Vanderbilt Law Review

Article Title

Book Reviews

First Page




There are one hundred and four articles arranged in eight chapters entitled, "Estate Planning-A Panoramic View," "Using the Marital Deduction, "Income Tax Planning, " "Making the Most of Gifts,""Minimizing Administration Problems," "How to Handle Business Interests," "Arranging Life Insurance," and "Drafting Wills and Trusts." The citation and date of the original publication of each article is stated, and in many instances there is an addendum by the author which brings the article up to the date of the book. In addition there are excellent introductory commentaries by the editors at the beginning of each chapter which reflect helpfully the current status of our intellectual thought and maturity.

This reader feels that the book becomes dramatically more valuable and interesting after Chapter One. The articles on the marital deduction, income tax planning, etc., as above listed, provide excellent selections reflecting the competing values which have been developed and argued during the ten-year period, and it is a pleasure to have them all together in one volume.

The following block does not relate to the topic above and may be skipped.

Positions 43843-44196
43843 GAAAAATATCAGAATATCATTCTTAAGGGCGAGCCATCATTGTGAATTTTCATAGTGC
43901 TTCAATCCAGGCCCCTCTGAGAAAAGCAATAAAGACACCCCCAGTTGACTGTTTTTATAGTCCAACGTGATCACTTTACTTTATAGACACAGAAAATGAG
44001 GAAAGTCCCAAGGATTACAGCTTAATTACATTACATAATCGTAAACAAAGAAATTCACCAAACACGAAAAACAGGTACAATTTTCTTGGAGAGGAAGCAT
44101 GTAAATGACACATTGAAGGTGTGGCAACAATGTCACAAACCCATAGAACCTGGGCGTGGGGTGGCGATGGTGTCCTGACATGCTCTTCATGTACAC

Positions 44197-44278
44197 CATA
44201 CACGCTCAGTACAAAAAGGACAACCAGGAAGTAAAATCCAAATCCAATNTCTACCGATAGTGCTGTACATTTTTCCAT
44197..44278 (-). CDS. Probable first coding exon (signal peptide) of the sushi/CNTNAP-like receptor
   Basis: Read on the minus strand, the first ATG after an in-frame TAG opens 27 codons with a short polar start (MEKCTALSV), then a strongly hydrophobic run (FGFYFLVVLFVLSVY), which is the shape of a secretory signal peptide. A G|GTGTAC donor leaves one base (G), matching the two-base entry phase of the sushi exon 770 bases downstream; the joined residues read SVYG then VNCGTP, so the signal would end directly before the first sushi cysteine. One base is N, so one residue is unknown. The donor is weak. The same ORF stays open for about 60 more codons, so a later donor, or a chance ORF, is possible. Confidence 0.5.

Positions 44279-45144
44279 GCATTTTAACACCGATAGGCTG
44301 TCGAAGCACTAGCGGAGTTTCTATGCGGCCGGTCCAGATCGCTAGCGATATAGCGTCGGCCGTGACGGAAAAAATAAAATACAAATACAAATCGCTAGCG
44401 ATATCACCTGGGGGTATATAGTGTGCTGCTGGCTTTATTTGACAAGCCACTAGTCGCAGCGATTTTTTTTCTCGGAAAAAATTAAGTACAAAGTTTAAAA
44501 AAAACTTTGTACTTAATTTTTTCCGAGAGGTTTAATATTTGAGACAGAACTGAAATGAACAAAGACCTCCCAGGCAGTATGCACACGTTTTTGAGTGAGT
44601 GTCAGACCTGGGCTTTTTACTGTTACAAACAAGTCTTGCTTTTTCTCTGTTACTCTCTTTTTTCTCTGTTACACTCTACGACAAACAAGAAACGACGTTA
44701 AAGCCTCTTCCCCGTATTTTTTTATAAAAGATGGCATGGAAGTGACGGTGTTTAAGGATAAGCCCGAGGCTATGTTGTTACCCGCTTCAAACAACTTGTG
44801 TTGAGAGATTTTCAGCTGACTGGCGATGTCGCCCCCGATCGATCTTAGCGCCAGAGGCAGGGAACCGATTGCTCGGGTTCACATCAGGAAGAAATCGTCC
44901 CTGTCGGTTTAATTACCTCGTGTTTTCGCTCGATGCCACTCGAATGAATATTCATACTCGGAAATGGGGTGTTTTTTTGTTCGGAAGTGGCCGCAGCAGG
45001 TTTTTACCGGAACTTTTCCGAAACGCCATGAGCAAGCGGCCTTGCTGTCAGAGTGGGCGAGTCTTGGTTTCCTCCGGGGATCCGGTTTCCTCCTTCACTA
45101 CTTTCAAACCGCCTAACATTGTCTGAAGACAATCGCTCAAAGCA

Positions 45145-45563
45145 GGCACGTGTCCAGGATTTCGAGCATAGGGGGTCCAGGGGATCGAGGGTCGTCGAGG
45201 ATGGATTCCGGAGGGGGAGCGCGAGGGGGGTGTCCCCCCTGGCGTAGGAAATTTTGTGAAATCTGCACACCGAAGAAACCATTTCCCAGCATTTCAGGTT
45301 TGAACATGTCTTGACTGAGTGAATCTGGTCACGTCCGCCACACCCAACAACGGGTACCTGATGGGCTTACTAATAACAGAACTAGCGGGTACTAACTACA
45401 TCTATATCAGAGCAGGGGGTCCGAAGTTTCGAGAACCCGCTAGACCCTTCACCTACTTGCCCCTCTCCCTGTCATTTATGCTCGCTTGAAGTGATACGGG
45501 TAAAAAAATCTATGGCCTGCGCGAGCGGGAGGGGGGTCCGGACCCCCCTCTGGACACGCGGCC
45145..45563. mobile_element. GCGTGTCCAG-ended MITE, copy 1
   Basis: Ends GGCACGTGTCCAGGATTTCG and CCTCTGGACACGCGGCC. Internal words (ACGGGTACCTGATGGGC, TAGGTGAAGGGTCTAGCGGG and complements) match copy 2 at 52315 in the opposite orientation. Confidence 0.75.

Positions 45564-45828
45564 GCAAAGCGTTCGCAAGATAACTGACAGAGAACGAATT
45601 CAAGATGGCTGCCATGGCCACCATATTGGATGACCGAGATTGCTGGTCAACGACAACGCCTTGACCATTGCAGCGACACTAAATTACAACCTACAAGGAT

"Jurimetrics, "cybernetics, "electronic data processing," "information retrieval" and a myriad of like terms represent the nova lingua of the legal age in which we live. This is the era of the mechanized brain-a "brain" which plays with numbers and never forgets what it is told. It is perhaps too early to say whether the computer will prove to be a panacea for mounting problems of accounting in the modern commercial community. However, it is not too early to predict that the computer and its counterparts will play an increasing role in the lives of all, providing, of course, that we can reach some accommodation between the computer's labor-saving characteristics and its proclivity for invading individual privacy, which to some is intolerable. After all, the gossip who forgets nothing, and tells all indiscriminately to anyone who asks, may be something more than a mere nuisance. The implications of the policy problems raised by the preceding paragraph of this review are not the subject of this book. The authors, students at the Harvard Graduate School of Business, are concerned only with describing a computerized system by which goods may be distributed for cash held by the purchaser's bank or financing institution without the intervention of the present checking system whereby orders are drawn by the purchaser on the third party (bank) holding the drawer's funds.